The World Bank said on Tuesday that due to the rapid aging of both affluent and middle-income nations, both would become more reliant on migration from developing nations for economic growth.
According to the bank's most recent World Development Report, 43% of the 184 million individuals living without citizenship worldwide are in low- and middle-income nations. Of the total, around 37 million, or three times as many as ten years ago, are refugees.
In other nations, the working-age adult population is rapidly declining. In Spain, for example, it is expected to decrease by more than a third by the year 2100, with the proportion of people over 65 rising from 20% to over 40%, according to the development lender.
According to the report, countries like Mexico, Thailand, Tunisia, and Turkey may soon require more foreign workers as a result of the fact that their populations are no longer growing. At the same time, cross-border migration movements are already becoming more complex, with origin and destination countries spanning all income levels.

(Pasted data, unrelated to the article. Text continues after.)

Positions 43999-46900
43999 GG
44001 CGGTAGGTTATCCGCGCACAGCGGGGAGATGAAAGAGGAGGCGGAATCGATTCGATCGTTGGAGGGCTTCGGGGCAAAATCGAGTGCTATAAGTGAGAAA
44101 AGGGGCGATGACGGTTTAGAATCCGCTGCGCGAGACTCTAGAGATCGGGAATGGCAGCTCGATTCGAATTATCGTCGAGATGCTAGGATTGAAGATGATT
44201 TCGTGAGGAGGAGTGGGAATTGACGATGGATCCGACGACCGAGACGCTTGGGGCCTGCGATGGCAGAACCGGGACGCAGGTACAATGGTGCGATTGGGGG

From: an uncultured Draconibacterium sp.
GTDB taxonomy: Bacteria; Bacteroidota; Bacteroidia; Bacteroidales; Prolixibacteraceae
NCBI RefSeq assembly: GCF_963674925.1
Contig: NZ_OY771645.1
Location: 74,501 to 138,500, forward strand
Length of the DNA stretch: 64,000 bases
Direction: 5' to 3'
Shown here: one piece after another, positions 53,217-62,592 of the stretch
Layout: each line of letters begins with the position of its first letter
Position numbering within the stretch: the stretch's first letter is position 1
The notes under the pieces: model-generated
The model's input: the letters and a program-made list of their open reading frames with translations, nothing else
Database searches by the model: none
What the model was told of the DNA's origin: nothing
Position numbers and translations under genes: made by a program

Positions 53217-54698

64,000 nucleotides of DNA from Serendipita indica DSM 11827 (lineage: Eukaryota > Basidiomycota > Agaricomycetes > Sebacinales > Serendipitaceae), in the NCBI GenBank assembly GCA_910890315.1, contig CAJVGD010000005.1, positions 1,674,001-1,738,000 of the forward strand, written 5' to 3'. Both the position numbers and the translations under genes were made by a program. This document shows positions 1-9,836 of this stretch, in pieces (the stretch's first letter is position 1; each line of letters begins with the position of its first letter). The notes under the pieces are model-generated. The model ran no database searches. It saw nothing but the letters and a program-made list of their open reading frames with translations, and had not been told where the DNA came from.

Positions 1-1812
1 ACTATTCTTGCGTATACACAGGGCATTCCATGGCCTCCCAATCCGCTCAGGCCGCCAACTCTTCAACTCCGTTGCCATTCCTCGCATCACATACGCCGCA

Axel van Trotsenburg, senior managing director of the World Bank, said in a statement that migration “can be a powerful force for prosperity and development.” “When managed effectively, it benefits everyone, both in the societies of origin and destination,”
The research offers policymakers advice on how to best safeguard refugees and lessen the need for displaced people's travels while also better matching the talents of migrants with requirements in destination nations.
When migrants' abilities are properly matched with demand in the destination country, both the destination country and the migrants benefit more. The expenses of sheltering migrants should be divided multilaterally where there is a poor skills fit, it said.
When the skills fit is poor and migrants are not refugees, more challenging policy issues develop, often resulting in deportations and placing strain on transit nations. In order to lessen the need for migration brought on by economic misery, the research suggested that greater international development efforts were required in the countries of origin.
According to the World Bank, the countries of origin should explicitly include labor migration in their development plans and aim to reduce the cost of remittances to family members back home, promote knowledge transfers from their diasporas abroad, and develop skills that are in demand internationally.
The bank recommended new international financial instruments be established to support nations in providing predictable care for non-citizens, adding that destination countries could promote migration from populations where their skills are in high demand.